Incident 2 Teaching Note

The Bombay Martini Bet:
How Did a CPA Firm’s Assurance Team Phreak a Non-networked
Information System of a High Tech Client Needing a "Wake Up Call"?

John E. Howland, Department of Computer Science, Trinity University

Bruce Sidlinger, Sidlinger Computer Corporation

Table of Contents

Introduction to the Incident 2 Solution

Solution to Incident 2

Bruce Sidlinger's Account of the Actual Incidents

Teaching Note Comments From Bruce Sidlinger


Introduction to the Incident 2 Solution

The key incidents in this case actually transpired. Except for Bruce Sidlinger, all people and events are disguised. Bruce was indeed a "newly minted Trinity University graduate." The incidents of the case transpired under somewhat different circumstances than are described in the fictional case. The fictional case is intended to make students think about broad issues of information security, information fraud, and information warfare.

Solution to Incident 2

In the context of Incident 2 as described above, the solution entails phreaking information systems staff to install an "upgrade" disk for the operating system or key software. The steps in the phreaking solution are listed below:

Bruce Sidlinger Wrote the Following Account of the Actual Incidents

Sidlinger Computer Corporation (SCC) was hired by the CEO of a Texas corporation to assess the vulnerability of its VAX/VMS-based DP shop. The DP manager was overconfident of the invulnerability of the security procedures in effect and one goal was to quickly invade the system as a much-needed "wake-up call." This invasion had to be accomplished from the outside as the "sporting proposition" made by Bruce to the CEO was that there would be no charge unless SCC's invoice was delivered to the CEO via *internal* corporate e-mail within the week.

The DP manager was aware of the test and was consequently on special alert. The DP manager's defensive actions included turning off all modems, suspending access to the computer room by cleaning personnel, etc., etc.

The afternoon after Bruce's meeting with the CEO he coincidentally received via FedEx from Digital Equipment Corporation (for SCC's own VAX/VMS system, which was under DEC software support) a FedEx box containing a 9-track magtape with an official Digital label reading "VAX/VMS Mandatory Security Update" as well as a cover letter on Digital stationery advising customers to "install immediately." Receiving a shipment such as this from DEC was a relatively normal occurrence at DEC shops at the time. However, on this particular occasion, it promised a trivially easy method of invasion.

Bruce read the contents of the tape onto disk, enhanced DEC's installation procedure (which was simply ASCII DCL, the VMS scripting language) to also send an invoice to the CEO's e-mail account, installed a write ring on the same DEC tape, and copied everything back. He placed the official DEC tape and cover letter inside a fresh FedEx box, threaded a blank FedEx airbill into SCC's (DEC) line printer, prepared an identical airbill (DEC's return address & FedEx account number) except with the audit customer as the addressee, then dropped his creation into the FedEx depository in front of the local DEC office. (Companies often use home office airbills when shipping from branch offices and FedEx allows this.)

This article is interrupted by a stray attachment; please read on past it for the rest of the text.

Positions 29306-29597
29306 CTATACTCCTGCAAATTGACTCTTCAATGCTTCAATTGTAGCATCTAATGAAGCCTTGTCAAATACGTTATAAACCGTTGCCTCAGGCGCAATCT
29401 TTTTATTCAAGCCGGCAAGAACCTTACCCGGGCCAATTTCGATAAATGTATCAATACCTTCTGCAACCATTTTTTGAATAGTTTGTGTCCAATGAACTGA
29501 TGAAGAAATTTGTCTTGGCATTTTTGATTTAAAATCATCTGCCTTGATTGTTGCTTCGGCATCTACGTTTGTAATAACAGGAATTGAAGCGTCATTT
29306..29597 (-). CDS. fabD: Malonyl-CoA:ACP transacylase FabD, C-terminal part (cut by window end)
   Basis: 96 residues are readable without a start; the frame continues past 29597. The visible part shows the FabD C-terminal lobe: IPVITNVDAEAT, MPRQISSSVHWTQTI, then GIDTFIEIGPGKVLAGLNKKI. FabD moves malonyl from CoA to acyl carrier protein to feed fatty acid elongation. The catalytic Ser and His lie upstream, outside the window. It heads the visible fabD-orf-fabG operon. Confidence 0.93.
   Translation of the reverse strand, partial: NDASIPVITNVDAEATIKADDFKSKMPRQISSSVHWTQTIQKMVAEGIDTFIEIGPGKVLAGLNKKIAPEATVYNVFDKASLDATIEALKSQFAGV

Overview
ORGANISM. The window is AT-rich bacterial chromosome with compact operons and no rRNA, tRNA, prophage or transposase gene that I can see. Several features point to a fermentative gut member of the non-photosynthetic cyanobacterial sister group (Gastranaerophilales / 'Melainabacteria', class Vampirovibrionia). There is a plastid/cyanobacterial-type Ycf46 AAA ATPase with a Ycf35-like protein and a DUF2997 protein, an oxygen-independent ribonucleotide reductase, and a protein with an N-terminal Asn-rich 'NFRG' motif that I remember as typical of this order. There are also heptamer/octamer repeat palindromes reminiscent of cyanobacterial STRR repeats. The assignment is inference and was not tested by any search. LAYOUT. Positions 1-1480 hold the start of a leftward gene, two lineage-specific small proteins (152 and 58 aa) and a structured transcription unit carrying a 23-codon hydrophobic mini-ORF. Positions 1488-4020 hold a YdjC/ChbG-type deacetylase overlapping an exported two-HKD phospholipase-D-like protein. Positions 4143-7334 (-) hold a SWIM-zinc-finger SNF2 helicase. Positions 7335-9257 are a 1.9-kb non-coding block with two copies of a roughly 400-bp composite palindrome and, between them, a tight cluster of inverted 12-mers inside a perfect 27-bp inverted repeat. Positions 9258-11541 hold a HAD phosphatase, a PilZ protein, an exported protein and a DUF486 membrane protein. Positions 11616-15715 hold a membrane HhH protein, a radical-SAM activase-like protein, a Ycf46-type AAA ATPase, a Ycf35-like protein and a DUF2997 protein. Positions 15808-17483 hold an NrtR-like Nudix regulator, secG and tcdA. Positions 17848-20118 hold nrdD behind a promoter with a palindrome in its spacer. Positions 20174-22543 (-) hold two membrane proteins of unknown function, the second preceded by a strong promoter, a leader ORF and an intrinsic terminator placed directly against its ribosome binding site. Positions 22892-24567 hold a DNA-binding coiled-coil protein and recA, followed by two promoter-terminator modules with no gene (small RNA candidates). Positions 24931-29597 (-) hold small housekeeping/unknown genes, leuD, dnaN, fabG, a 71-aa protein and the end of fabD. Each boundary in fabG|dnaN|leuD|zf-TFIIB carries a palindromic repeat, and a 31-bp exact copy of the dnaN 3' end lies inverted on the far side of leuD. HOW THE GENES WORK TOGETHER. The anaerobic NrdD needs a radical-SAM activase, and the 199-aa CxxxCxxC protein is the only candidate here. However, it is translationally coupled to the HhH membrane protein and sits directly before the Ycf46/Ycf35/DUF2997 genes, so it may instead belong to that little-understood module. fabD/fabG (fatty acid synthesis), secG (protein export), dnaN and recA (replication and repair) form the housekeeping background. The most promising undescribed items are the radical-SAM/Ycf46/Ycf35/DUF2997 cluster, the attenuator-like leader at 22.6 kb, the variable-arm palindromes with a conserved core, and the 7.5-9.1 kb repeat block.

The customer received the shipment and (after checking with DEC by telephone to make sure there really was a mandatory update!) immediately installed it.

Invoice delivered.


Teaching Note Comments From Bruce Sidlinger

On July 26, Bruce Sidlinger sent the following email message to Bob Jensen and John Howland:

Hello, Dr. Jensen (& Dr. Howland). Below is my stab at fulfilling your request for teaching notes. I hope this is still in time to be of use - I apologize for the delay.

Not as an excuse, since I should have started earlier, but for your information, I will tell you what I have been up to this month: A day or two after sending you my June 29th e-mail projecting that I would make my original commitment date, I received a call from the CEO of [XXXXX a large international car rental company]. He told me that they were 9 days into a conversion of their main computer system (serving all of their U.S. and Mexico counters and offices as well as the [XXXXX} reservations system). The conversion had gone terribly wrong and they had been out of service for those 9 days at a cost of $250/minute for the down [XXXXX} connection and an average total loss of about $1500-$2000/minute. The original system designers as well as the manufacturer were out of ideas and the original system had been decommissioned so the conversion was somewhat irreversible. My name had been suggested by two different sources (including the hardware vendor) as a possible "fixer".

He asked me to forgo packing, leave my Manhattan Beach house immediately, and catch the next available flight from LAX to [city YYYY]. They met me at the airport and we proceeded directly to their computer facility, where I worked for the next 29 straight hours, at which point the [XXXXX} connection was restored. Since then, I have been on a 20 hours awake/4 hour's asleep continuous-effort schedule. I have restored service to the 400 most-critical locations. At this, the three-week point, I still have an enormous effort remaining.

Last night I told them I *had* to take a couple of hours off to write what you will find below. Realistically, this is the best I can do and hopefully you can use it as-is or else feel free to edit it or have it edited as appropriate. I would like to give you full authority to do what you will because my ability to further participate in the AICPA project is extremely doubtful until ARAC stops hemorrhaging cash by the minute. The pressure on me (even though this wasn’t my mess to begin with) is extreme. However, the stakes are high and this is what I do best so I don’t regret the assignment, other than to the extent that it conflicted with my prior promises to you.

Once again, I hope this will be acceptable or fixable and once again, thanks for everything.